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Nonprofit, Who’s Minding Your Brand?

by Jeff Rosenberg, MSW

Never before has it been more important for a nonprofit organization to bolster the strength of its brand.  A powerful brand is not just about fundraising or PR, as critical as those things are. It’s about making a difference. Whether the goal is creating change in Congress or in local communities, extensive research makes it clear that achieving objectives requires a strong brand—one that clearly and quickly articulates what your organization does and more importantly, why it matters.

For starters, your brand provides guidance to internal stakeholders, from frontline staff to board members. Staff members at organizations with healthy brands have a more well-defined understanding of how their work contributes to the mission and, as a result, are more successful at mobilizing constituents.

From an external perspective, consumers seek relationships with organizations, not simply information. With a strong brand position and message leading the way, consumers can quickly decide if they want to engage and build a bond with your organization. Your brand makes it clear how your organization’s values align with their personal values.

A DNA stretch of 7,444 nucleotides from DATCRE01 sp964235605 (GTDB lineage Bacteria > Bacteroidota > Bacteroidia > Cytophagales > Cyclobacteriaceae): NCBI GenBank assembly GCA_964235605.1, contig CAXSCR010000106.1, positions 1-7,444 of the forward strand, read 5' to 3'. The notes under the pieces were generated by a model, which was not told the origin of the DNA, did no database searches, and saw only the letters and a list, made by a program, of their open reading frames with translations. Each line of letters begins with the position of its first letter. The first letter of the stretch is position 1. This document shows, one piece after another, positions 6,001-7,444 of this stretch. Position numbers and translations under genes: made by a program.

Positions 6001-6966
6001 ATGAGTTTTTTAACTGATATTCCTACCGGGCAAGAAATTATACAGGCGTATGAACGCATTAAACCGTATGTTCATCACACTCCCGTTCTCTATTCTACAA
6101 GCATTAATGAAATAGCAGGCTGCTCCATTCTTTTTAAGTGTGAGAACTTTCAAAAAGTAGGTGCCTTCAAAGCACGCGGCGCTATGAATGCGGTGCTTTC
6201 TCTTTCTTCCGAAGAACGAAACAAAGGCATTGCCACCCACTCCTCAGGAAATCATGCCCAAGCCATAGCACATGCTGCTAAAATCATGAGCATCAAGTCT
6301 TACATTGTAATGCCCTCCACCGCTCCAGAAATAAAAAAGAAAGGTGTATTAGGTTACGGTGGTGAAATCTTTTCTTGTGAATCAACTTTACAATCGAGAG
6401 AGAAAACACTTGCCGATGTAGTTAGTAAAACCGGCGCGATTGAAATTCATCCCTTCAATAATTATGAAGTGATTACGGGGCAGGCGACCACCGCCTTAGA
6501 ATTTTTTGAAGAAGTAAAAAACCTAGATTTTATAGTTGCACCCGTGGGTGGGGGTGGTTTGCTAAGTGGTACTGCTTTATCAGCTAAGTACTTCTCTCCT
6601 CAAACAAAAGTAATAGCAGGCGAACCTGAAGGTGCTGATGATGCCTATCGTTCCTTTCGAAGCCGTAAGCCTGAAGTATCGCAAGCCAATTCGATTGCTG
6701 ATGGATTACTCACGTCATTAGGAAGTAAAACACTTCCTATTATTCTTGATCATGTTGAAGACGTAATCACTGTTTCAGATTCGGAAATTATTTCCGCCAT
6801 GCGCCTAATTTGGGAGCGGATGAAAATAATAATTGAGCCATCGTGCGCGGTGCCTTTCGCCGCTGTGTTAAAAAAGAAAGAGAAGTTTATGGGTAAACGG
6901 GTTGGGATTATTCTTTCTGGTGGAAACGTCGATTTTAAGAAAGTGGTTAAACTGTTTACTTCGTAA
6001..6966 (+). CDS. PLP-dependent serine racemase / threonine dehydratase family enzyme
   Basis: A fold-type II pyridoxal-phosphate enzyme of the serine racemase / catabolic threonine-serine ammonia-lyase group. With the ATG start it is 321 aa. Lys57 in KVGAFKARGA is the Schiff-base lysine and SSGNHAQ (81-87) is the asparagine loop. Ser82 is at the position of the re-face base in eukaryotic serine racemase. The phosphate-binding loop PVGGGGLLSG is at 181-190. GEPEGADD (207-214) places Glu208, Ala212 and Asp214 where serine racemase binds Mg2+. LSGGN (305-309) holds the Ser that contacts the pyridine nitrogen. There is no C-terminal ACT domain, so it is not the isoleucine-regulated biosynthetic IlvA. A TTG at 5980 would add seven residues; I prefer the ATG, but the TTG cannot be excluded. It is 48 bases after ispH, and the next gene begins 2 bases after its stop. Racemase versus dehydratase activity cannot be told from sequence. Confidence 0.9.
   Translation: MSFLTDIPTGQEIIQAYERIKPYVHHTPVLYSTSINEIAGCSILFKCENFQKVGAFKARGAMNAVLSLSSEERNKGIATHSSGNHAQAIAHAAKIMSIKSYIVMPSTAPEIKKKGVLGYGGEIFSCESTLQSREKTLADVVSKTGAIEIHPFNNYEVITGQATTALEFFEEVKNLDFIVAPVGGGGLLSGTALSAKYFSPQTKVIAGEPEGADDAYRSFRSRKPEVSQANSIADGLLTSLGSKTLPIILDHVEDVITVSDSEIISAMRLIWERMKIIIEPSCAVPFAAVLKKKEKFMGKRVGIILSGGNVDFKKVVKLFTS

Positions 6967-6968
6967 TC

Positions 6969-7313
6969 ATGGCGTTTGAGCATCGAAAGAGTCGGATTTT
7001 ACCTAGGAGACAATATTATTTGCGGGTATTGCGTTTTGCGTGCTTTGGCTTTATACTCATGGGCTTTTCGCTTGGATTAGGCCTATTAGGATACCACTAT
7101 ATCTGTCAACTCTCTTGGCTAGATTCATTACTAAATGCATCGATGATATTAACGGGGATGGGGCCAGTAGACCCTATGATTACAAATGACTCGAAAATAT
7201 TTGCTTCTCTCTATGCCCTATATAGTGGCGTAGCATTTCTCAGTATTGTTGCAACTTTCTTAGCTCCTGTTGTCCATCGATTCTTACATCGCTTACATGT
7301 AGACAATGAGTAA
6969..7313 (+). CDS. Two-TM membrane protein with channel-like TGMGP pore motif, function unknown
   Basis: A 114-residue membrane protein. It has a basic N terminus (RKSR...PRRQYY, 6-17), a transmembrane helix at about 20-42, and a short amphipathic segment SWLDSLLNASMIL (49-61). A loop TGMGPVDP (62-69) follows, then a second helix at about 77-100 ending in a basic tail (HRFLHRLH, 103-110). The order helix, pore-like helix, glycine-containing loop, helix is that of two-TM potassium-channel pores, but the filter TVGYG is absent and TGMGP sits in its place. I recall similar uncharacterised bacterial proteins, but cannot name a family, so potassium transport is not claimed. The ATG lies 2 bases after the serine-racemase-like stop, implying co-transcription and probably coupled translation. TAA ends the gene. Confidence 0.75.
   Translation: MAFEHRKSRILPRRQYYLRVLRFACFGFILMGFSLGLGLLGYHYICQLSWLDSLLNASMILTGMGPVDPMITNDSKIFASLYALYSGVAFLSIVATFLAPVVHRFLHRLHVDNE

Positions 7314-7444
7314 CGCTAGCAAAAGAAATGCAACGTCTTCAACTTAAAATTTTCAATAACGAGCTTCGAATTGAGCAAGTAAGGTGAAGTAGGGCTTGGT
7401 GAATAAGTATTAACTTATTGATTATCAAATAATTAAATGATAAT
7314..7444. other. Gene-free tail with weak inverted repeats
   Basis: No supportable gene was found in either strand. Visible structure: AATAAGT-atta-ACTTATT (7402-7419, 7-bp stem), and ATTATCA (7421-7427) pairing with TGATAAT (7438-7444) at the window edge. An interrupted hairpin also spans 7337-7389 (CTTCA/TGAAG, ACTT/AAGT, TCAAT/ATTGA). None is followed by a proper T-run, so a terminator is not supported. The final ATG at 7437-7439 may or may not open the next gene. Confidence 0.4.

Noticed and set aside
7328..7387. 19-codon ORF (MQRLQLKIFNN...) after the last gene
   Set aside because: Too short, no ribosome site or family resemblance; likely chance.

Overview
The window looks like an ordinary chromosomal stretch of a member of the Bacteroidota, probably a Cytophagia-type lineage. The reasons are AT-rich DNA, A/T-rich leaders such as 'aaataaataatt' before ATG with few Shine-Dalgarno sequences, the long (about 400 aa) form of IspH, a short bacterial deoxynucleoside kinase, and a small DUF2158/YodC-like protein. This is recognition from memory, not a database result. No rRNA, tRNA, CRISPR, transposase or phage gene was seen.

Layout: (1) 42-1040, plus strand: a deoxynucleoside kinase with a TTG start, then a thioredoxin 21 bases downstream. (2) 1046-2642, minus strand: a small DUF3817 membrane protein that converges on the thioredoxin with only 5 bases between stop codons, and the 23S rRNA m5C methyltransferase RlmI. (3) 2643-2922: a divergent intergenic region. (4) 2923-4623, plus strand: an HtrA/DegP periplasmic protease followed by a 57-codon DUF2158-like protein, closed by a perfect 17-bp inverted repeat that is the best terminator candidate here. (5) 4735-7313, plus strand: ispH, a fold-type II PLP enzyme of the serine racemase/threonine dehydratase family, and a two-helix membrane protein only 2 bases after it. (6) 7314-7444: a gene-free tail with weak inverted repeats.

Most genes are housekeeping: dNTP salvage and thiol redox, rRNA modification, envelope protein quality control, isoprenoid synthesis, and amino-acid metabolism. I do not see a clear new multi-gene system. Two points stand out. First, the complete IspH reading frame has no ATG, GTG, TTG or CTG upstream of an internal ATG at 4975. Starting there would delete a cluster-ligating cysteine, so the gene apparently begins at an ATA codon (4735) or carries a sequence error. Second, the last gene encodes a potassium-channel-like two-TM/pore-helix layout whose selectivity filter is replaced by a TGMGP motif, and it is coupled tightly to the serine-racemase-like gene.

Finally, research has documented that funders and other organizations are more likely to see an organization with a strong brand as a more desirable partner. Potential partners can more easily determine if your organization’s purpose or passion supports their own mission, goals, and objectives.

As an example, we are currently working with five urban school districts, all part of the National Summer Learning Project funded by The Wallace Foundation. Each of the districts is working to strengthen, build, and expand an innovation in their communities—voluntary summer learning programs for low-income students. One of the most important steps is proving to be developing positioning and messaging that communicates the value of their summer learning offerings to internal and external stakeholders. In each city, new partnerships are being formed or old ones revitalized, as a clear value proposition is helping community organizations and local funders understand how summer learning supports their objectives.

Unfortunately, many organizations that embark on a rebranding process get tripped up by internal skepticism, even opposition. Too many employees, even board members, view working on positioning, brand essence, brand pillars, and message platforms as purely a marketing exercise that’s disconnected from achieving the organization’s mission. It’s important to remember that the end result of an effective rebranding process is an organization that ignites passion among audiences, including leadership, employees, partners, donors, and consumers, connecting with their hearts and their minds in a coordinated march to meet organizational objectives, build preference, and engender loyalty.

So what’s the takeaway? Step back and make the time to study your brand. Does your positioning, messaging, and visual identity communicate who you are, what you do, and why it matters? Do internal and external audiences understand it and easily communicate it? If not, it’s time to rebrand to make a difference.

Jeff Rosenberg, MSW

EVP, Nonprofits & Causes Practice Leader

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